Omega-3 fatty acids can have a profound effect on the brain, and particularly for helping to reduce the incidence of depression and mental decline. Specifically, docosahexaenoic acid (DHA) has been shown to help lower the incidence of Alzheimer’s disease. 1 A new study published in The Lancet has shown that higher levels of this fatty acid are required than previously thought to help lower the incidence of Alzheimer’s disease and dementia. 1
Previous animal studies show the association between higher levels of omega-3s with lowered incidence of dementia and Alzheimer’s disease, but clinical trials testing the direct effects of these supplements on the condition have been disappointing until now.
This is the first study to examine how much omega-3 crosses the blood-brain barrier in people without Alzheimer’s disease.
In a randomized controlled clinical study, 33 participants from Los Angeles, California, aged 55 and older, with a family history of Alzheimer’s disease, were either given omega-3 supplements with 2,152 mg of DHA for 6 months, or placebo. Both groups were directed to limit consumption of PUFAs and to take a daily B-complex to help process the omega-3s. The daily dose of DHA was over 2 grams and far exceeded the dose typically used in previous clinical trials using 1 gram to assess preventive power of omega-3s. 1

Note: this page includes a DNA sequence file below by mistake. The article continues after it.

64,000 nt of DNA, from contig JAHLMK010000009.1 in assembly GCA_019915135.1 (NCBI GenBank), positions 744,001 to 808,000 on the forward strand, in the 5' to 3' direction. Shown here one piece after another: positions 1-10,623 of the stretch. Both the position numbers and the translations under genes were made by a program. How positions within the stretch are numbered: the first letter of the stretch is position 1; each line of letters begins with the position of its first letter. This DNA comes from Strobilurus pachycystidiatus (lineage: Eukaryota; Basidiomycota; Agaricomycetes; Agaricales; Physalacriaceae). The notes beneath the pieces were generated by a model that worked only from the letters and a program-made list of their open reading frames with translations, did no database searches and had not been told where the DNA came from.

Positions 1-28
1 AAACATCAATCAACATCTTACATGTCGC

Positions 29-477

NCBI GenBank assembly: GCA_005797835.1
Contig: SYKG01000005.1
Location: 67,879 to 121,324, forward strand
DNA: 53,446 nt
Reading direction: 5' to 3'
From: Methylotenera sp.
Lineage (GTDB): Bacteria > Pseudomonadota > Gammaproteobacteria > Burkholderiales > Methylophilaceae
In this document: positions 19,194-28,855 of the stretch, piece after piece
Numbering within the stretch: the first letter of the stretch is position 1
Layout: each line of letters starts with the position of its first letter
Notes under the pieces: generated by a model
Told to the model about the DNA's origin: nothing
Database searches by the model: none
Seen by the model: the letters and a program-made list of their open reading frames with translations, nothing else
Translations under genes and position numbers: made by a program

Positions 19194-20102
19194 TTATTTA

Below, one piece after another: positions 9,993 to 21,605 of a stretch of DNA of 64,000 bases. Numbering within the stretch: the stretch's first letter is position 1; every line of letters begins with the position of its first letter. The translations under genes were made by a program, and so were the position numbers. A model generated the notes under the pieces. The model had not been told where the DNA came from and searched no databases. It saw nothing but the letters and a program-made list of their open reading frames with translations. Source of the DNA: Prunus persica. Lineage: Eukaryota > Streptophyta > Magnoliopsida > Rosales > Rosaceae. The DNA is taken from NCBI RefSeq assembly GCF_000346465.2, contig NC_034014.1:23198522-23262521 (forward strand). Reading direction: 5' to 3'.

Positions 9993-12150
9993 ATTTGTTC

Participants led generally sedentary lifestyles and ate little to no fatty fish, nor did they take omega-3 fatty acid supplements for at least three months prior to the study. Approximately 15 of the participants carried the APOE 4 gene linked to inflammation in the brain that is a factor for Alzheimer’s disease. 1
At the conclusion of the study, the control group had a 200% increase in blood plasma DHA levels compared to placebo group, but the DHA in the cerebral spinal fluid (CSF) went up only 28%, which was better than previously reported with lower DHA doses. Those without the APOE 4 gene had higher plasma and CSF measurements than those who were carriers. APOE 4 carriers also had EPA levels in their CSF that were three times lower than what was seen in those who do not carry the gene. As the study only supplemented with DHA, it indicated that raising DHA can also raise EPA levels in the body. 1
Results of the study indicate that omega-3 levels in the blood may not demonstrate how much EPA and DHA is reaching the brain, as the blood-brain barrier only allows certain compounds through, which could make some nutrients harder to reach the brain. 1
For those with the APOE 4 gene, a higher dose of 2 grams daily of omega-3 may be needed, as these people seem to be less able to transfer DHA from the blood to the brain than those who do not carry the gene. 1 A larger trial recruitment is underway to examine whether high doses of omega-3s can slow cognitive decline in carriers of the APOE 4 gene.